In guitar cabinets, the magic happens between the driver and the air behind. The less resonant the cabinet material is, the more you're hearing the sound the driver manufacturer intended, not some unintentional resonance due to poor cabinet design.

 

PS, here's a link to the company I work for: http://www.acentech.com/

We have an anechoic chamber and about $500,000 of regularly calibrated acoustical test gear - TEFs, 1/3 Ocatve SPL meters, B&K mics, you name it. Perhaps I'll have to build a couple of identical cabs - one out of a $30/sheet of Home Depot 3/4" plywood and the other out of endangered species Brazilian rosewood. Load 'em both up with Celestion V30's and TEF 'em. I'm betting they test out roughly the same. When I'm done I'll keep the rosewood one and send you the plywood...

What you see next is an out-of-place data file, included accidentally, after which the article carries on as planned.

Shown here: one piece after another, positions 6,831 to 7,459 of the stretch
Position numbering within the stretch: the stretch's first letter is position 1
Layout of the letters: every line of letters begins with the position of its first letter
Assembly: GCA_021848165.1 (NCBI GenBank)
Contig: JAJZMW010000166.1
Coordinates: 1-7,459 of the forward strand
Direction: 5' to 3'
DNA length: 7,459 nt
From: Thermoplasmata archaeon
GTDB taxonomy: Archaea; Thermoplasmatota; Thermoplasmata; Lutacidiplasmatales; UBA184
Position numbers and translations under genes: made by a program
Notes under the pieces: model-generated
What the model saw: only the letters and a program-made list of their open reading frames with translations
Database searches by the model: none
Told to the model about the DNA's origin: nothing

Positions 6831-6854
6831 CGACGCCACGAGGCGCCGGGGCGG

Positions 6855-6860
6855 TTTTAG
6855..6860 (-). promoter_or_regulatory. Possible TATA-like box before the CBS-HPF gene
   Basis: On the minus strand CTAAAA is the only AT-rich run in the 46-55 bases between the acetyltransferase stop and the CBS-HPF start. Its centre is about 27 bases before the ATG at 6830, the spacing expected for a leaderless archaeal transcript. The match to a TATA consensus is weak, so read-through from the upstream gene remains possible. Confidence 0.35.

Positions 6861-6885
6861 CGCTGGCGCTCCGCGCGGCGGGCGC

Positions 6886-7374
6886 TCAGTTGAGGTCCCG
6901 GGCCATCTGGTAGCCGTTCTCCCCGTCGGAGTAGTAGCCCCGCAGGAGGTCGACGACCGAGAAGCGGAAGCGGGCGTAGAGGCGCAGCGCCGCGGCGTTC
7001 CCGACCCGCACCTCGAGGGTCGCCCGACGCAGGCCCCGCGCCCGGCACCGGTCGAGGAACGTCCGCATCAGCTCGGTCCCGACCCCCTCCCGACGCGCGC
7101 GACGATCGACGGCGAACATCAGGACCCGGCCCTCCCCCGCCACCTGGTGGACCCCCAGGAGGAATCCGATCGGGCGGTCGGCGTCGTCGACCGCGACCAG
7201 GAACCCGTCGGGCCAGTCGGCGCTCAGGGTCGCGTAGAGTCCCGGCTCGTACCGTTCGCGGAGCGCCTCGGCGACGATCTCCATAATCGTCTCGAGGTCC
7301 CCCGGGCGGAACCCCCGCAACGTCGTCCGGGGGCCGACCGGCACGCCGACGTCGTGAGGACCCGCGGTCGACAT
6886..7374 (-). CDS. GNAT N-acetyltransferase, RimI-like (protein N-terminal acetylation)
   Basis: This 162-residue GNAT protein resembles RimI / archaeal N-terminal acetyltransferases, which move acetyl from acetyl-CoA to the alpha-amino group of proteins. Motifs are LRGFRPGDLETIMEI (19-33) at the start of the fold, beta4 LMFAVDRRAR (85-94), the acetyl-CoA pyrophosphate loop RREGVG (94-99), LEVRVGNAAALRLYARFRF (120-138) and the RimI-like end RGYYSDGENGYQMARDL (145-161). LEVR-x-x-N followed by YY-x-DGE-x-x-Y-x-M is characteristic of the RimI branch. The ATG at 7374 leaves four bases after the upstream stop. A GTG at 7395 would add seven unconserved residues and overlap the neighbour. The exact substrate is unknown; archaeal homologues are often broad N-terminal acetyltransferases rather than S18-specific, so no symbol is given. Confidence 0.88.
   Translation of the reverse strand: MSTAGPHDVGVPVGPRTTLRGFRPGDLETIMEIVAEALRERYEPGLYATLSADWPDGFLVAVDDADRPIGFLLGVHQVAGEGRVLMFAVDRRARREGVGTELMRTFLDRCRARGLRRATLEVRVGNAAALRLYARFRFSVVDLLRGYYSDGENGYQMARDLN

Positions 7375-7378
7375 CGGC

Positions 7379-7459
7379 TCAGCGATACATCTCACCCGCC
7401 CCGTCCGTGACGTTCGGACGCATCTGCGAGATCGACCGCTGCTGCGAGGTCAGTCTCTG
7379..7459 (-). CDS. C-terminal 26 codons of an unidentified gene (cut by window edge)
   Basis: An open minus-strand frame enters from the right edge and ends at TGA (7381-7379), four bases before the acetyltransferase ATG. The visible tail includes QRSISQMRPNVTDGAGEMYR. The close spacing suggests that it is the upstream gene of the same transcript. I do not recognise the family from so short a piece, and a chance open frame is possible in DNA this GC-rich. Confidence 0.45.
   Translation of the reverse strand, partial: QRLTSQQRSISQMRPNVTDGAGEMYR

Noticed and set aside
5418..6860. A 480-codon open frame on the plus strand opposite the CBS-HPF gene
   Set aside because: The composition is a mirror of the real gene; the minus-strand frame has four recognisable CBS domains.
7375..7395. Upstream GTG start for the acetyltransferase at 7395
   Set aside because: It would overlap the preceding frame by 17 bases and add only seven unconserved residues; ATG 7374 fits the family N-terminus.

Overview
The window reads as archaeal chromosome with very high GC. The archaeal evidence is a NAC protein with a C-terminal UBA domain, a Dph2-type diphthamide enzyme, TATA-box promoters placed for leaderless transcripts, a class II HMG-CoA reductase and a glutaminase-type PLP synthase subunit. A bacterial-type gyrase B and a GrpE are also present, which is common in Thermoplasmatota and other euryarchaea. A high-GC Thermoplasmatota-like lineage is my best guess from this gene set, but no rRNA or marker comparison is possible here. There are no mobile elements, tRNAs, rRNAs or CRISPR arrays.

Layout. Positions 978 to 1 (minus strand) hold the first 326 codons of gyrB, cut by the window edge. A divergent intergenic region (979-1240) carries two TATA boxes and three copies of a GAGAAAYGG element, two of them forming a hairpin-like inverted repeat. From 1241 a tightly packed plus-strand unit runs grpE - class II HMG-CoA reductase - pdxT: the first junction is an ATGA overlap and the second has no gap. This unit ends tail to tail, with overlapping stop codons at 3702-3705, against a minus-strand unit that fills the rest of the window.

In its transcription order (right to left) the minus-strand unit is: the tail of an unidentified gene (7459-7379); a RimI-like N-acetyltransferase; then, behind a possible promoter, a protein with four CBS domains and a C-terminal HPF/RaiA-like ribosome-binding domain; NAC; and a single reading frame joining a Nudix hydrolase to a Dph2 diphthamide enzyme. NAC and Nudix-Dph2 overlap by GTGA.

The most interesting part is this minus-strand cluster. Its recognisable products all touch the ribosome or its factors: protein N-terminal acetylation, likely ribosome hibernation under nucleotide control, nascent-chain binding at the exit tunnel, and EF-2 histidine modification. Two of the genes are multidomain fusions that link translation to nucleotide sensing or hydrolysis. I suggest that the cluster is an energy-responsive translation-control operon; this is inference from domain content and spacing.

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In guitar cabinets' date=' the magic happens between the driver and the air behind. The less resonant the cabinet material is, the more you're hearing the sound the driver manufacturer intended, not some unintentional resonance due to poor cabinet design.

 

PS, here's a link to the company I work for: http://www.acentech.com/

We have an anechoic chamber and about $500,000 of regularly calibrated acoustical test gear - TEFs, 1/3 Ocatve SPL meters, B&K mics, you name it. Perhaps I'll have to build a couple of identical cabs - one out of a $30/sheet of Home Depot 3/4" plywood and the other out of endangered species Brazilian rosewood. Load 'em both up with Celestion V30's and TEF 'em. I'm betting they test out roughly the same. When I'm done I'll keep the rosewood one and send you the plywood...[/quote']